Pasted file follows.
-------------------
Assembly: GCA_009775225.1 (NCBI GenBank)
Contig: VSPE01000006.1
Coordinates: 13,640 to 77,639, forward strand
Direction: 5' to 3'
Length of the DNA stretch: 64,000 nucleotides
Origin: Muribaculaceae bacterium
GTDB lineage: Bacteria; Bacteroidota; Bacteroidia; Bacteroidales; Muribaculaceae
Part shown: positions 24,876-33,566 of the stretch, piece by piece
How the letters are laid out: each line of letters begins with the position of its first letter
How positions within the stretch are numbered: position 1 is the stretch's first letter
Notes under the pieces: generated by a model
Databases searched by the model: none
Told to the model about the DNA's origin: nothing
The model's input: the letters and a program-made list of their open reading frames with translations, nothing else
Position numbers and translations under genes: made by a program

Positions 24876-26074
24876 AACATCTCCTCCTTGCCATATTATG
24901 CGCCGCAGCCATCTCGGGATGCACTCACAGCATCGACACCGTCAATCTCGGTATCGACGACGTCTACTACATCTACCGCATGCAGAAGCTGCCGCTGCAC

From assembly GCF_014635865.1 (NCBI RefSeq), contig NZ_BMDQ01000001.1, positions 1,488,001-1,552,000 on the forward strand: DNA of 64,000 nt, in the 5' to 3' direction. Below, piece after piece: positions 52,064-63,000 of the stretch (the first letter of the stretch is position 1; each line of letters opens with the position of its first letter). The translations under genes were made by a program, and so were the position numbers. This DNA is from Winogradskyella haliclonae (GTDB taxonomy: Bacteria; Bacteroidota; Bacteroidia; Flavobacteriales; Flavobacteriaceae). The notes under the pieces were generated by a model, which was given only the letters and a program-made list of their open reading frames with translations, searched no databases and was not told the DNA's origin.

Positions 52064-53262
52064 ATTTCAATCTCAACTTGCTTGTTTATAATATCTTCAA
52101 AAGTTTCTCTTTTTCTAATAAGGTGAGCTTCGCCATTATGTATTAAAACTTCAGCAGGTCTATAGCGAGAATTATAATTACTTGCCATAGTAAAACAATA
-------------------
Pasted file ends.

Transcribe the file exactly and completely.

Assembly: GCA_009775225.1 (NCBI GenBank)
Contig: VSPE01000006.1
Coordinates: 13,640 to 77,639, forward strand
Direction: 5' to 3'
Length of the DNA stretch: 64,000 nucleotides
Origin: Muribaculaceae bacterium
GTDB lineage: Bacteria; Bacteroidota; Bacteroidia; Bacteroidales; Muribaculaceae
Part shown: positions 24,876-33,566 of the stretch, piece by piece
How the letters are laid out: each line of letters begins with the position of its first letter
How positions within the stretch are numbered: position 1 is the stretch's first letter
Notes under the pieces: generated by a model
Databases searched by the model: none
Told to the model about the DNA's origin: nothing
The model's input: the letters and a program-made list of their open reading frames with translations, nothing else
Position numbers and translations under genes: made by a program

Positions 24876-26074
24876 AACATCTCCTCCTTGCCATATTATG
24901 CGCCGCAGCCATCTCGGGATGCACTCACAGCATCGACACCGTCAATCTCGGTATCGACGACGTCTACTACATCTACCGCATGCAGAAGCTGCCGCTGCAC

From assembly GCF_014635865.1 (NCBI RefSeq), contig NZ_BMDQ01000001.1, positions 1,488,001-1,552,000 on the forward strand: DNA of 64,000 nt, in the 5' to 3' direction. Below, piece after piece: positions 52,064-63,000 of the stretch (the first letter of the stretch is position 1; each line of letters opens with the position of its first letter). The translations under genes were made by a program, and so were the position numbers. This DNA is from Winogradskyella haliclonae (GTDB taxonomy: Bacteria; Bacteroidota; Bacteroidia; Flavobacteriales; Flavobacteriaceae). The notes under the pieces were generated by a model, which was given only the letters and a program-made list of their open reading frames with translations, searched no databases and was not told the DNA's origin.

Positions 52064-53262
52064 ATTTCAATCTCAACTTGCTTGTTTATAATATCTTCAA
52101 AAGTTTCTCTTTTTCTAATAAGGTGAGCTTCGCCATTATGTATTAAAACTTCAGCAGGTCTATAGCGAGAATTATAATTACTTGCCATAGTAAAACAATA